Auteur: Jeevan Vasagar – A senior European politician has made the extraordinary claim that resentment of Germany by the Mediterranean countries has “chilling” parallels with complacency in 1913 that led to the First World War.
Jean Claude Juncker, prime minister of Luxembourg, who chaired a group of Euro-zone finance ministers at the height of the financial crisis, claimed that elections in Italy and Greece brought “national resentments to the surface, which we’d believed had gone away”. He said that he had been appalled by protesters’ banners in Greece which showed Angela Merkel, the German chancellor, in Nazi uniform.
Mr Juncker said in an interview with the magazine Der Spiegel: “Anyone who believes that the eternal question of war and peace in Europe is no longer there risks being deeply mistaken.
“The demons have not gone away – they’re only sleeping, as the wars in Bosnia and Kosovo showed. I am struck by how much conditions in Europe in 2013 are similar those of 100 years ago.”
The way in which some political figures in Germany had been criticised in Greece has left “deep wounds” Mr Juncker said. He said the Italian election was also “excessively hostile to Germany and therefore anti-European”.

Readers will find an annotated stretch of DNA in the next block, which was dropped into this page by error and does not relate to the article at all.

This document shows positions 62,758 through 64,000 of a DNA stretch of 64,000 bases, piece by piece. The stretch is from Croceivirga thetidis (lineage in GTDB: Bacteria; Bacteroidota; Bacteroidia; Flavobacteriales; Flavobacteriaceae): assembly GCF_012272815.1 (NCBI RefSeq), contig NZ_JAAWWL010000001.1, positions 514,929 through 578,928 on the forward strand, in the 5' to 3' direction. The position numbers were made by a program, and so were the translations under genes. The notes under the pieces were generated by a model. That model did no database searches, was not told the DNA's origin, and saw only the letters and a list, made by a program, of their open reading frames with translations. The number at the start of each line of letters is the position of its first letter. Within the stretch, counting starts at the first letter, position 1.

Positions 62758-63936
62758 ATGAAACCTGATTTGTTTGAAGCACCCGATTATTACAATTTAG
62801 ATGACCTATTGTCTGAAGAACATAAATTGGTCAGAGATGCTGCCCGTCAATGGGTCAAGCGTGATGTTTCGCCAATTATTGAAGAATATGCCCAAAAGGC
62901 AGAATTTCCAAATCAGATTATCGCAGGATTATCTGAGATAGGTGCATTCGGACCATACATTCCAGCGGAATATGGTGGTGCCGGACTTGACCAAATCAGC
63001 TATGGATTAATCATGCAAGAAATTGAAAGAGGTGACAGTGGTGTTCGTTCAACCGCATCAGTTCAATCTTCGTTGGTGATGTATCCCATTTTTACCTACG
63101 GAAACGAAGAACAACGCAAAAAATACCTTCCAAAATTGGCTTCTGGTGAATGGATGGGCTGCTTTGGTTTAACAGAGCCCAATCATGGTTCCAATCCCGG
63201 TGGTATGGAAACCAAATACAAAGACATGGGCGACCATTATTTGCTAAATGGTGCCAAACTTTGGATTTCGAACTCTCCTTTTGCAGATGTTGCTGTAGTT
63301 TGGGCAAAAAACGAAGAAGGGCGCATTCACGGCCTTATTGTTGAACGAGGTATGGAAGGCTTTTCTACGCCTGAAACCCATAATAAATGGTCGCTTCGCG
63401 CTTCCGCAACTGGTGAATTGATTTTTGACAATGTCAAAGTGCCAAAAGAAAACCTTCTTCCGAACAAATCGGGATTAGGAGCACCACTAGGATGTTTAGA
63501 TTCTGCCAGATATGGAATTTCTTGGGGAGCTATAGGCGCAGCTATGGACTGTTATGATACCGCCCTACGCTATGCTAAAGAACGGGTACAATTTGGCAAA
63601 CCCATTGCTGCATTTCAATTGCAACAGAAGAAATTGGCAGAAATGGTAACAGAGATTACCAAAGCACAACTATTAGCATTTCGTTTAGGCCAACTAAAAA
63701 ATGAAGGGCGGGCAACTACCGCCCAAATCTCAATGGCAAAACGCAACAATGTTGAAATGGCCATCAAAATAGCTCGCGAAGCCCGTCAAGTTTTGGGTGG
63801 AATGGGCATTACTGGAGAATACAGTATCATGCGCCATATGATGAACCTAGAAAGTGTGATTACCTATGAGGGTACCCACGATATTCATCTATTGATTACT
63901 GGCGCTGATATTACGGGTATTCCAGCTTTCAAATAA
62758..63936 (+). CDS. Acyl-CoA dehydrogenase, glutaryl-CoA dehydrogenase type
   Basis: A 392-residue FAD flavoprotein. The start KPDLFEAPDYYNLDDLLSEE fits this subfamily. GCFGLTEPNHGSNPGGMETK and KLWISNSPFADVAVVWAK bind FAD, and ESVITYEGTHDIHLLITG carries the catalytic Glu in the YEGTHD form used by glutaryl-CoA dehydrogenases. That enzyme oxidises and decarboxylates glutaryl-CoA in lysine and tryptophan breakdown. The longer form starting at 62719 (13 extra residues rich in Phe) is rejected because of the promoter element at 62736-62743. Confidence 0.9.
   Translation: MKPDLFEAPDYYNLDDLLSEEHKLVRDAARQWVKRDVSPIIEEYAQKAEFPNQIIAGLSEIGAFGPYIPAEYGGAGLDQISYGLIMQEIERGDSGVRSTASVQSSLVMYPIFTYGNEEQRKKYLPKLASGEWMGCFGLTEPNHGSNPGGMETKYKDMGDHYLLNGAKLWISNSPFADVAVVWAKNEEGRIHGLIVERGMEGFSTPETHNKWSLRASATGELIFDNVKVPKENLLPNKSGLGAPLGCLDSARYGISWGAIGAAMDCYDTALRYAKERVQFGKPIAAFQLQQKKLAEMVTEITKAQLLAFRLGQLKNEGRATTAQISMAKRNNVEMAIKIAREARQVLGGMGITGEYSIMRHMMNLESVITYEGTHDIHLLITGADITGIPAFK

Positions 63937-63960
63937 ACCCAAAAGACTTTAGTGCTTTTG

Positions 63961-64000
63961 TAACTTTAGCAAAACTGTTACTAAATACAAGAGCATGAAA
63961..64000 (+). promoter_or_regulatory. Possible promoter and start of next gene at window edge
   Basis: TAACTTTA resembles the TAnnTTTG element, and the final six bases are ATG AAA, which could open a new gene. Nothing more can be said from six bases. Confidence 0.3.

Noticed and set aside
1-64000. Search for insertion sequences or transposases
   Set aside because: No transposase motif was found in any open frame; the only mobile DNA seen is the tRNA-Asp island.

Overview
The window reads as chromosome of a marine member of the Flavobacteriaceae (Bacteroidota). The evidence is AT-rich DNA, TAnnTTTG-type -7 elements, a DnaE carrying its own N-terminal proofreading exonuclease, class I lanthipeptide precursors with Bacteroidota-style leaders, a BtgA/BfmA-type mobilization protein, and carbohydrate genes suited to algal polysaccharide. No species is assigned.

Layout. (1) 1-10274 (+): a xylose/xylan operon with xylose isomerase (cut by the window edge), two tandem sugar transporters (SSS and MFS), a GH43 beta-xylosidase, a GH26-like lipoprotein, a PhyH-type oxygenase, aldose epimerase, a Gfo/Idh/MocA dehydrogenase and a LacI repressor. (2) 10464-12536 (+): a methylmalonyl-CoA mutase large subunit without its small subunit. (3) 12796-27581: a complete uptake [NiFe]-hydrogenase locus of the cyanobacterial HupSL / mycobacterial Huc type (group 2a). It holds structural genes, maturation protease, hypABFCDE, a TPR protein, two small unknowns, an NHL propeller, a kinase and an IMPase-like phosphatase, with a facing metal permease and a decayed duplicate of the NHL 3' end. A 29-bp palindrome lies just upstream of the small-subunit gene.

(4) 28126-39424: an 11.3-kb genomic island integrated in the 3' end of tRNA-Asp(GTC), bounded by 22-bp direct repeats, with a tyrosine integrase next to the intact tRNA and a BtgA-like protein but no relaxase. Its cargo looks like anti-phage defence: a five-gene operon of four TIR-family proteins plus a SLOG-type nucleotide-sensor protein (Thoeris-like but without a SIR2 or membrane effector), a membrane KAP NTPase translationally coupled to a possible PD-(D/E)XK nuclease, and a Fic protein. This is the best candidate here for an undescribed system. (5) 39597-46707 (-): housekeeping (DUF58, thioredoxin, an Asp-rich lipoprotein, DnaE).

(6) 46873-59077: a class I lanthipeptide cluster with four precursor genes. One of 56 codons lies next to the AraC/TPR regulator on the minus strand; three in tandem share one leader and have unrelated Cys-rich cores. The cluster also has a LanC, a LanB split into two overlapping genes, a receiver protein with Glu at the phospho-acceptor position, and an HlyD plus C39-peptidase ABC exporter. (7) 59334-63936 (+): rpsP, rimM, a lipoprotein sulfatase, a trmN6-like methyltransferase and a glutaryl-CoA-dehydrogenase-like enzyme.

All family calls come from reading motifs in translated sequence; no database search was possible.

Resentment over austerity measures advocated by Germany spilled over into public anger when Mrs Merkel visited Athens last October. Some Greeks protesters burned a swastika flag while others dressed in Nazi uniforms.
During the Italian elections, Silvio Berlusconi blamed “German-centric” policies for Italy’s economic problems.
Mr Juncker, who chaired the Euro Group from 2005 until he stepped down in January this year, said that he saw parallels with 1913.
“In 1913 many believed that there would be no more war in Europe. The great powers of the continent were so closely inter-twined economically that the view was widespread that they could no longer have military confrontations,” he said.
Mr Juncker also claimed that the only way for Europe to continue to wield global influence in future was through being united. The governments of Germany, France and Britain all knew that the only way their voice could be heard internationally was “through the megaphone of the EU,” he said.
Bron: The Telegraph
NB: en ons nitwitje Jeroentje Dijsselbloem is de opvolger van deze klootviool.